Diagnostic studies used to identify DVTs could be: Ultrasound, Lab test, Venography, CT or MRI scans. After a diagnosis has been made a physician may take a couple of different approaches to treating a patient, depending on the size, location, and status of the patient. These treatments include blood thinners, clot busters, compression stockings, filters, and other surgical procedures. Treatment varies but the goal is the same, to keep the patient safe. Treatment is aimed at prevention, preventing the clot from growing and/or moving. After the clot is resolved, the focus goes to preventing thrombosis from happening again.
When a clot forms in a large deep leg vein, breaks free, and begins to travel through the vein it is then called an embolus. This can be very serious, an embolus has the potential to reach and become lodged in a lung artery. If an embolus becomes lodged in a lung artery it is considered a pulmonary embolism (PE) which is a potentially fatal condition.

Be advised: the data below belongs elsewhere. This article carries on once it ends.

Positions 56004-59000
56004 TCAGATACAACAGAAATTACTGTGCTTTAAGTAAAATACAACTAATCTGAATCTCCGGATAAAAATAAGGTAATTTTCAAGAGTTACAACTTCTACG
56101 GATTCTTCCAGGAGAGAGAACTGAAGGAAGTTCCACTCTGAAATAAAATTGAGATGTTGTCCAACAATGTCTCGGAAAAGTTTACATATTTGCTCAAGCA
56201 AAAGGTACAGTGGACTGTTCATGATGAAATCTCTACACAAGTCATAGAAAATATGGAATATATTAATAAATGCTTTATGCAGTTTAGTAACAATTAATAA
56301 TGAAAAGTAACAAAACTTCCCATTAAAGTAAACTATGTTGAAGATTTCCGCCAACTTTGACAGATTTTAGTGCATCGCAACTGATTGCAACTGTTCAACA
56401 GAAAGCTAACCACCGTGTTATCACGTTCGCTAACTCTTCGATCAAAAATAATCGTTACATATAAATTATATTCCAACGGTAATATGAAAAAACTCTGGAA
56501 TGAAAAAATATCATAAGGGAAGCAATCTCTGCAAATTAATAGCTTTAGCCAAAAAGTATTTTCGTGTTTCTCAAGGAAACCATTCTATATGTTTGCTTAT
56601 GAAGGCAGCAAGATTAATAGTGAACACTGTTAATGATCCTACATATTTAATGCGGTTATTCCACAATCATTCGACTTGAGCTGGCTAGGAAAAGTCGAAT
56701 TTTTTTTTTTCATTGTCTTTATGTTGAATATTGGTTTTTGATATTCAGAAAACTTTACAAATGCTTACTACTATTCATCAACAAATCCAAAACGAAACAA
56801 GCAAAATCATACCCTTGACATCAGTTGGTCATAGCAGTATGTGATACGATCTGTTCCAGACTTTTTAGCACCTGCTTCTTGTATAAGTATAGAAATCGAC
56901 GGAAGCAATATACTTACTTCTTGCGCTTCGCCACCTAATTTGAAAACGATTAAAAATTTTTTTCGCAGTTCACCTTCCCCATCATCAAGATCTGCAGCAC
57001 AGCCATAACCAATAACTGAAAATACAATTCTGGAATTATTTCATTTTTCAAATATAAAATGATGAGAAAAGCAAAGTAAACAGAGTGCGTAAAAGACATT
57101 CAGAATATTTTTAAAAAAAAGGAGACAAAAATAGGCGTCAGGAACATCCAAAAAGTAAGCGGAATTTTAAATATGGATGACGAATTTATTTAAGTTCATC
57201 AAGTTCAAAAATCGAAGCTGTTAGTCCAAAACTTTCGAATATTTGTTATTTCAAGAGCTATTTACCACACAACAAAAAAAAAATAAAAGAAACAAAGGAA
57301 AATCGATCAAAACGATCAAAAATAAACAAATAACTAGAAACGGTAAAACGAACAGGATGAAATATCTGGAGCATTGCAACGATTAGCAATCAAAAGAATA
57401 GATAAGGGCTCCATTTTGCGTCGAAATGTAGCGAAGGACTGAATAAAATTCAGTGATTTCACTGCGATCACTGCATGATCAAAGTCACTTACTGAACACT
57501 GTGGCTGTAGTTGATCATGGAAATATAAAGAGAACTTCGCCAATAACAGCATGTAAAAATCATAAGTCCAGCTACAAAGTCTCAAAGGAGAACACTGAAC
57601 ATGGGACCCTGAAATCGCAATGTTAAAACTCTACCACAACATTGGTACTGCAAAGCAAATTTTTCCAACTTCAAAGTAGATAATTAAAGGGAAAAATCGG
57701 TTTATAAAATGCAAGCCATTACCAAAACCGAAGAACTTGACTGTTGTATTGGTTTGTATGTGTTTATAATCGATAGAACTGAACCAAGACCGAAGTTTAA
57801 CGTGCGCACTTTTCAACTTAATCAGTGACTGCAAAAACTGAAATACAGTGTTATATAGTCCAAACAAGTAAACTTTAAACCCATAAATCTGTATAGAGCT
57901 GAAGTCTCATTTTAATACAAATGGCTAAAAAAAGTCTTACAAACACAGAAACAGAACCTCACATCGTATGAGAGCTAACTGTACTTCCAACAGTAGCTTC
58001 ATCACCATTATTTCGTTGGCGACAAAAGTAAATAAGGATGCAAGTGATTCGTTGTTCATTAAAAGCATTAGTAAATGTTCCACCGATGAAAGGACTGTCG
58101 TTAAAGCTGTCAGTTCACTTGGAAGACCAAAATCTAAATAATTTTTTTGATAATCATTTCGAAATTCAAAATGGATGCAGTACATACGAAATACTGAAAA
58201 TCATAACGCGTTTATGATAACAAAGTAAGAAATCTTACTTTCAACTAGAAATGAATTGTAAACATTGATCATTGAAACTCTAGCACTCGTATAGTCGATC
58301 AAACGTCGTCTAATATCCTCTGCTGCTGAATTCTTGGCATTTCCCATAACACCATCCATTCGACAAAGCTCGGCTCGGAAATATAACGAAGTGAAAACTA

Symptoms of a pulmonary embolus include chest pain, shortness of breath, rapid pulse, cough, anxiety, sweating, or fainting. If you were to experience any of these symptoms seeking immediate medical attention greatly reduces the risk of death. By taking steps towards preventing blood clots in your legs, we also protect ourselves against pulmonary embolism.
In order to diagnose a PE there are many different scans and tests, they include: Chest X-ray, Ultrasound, Blood tests, Spiral CT scan, Pulmonary Angiogram, and MRI.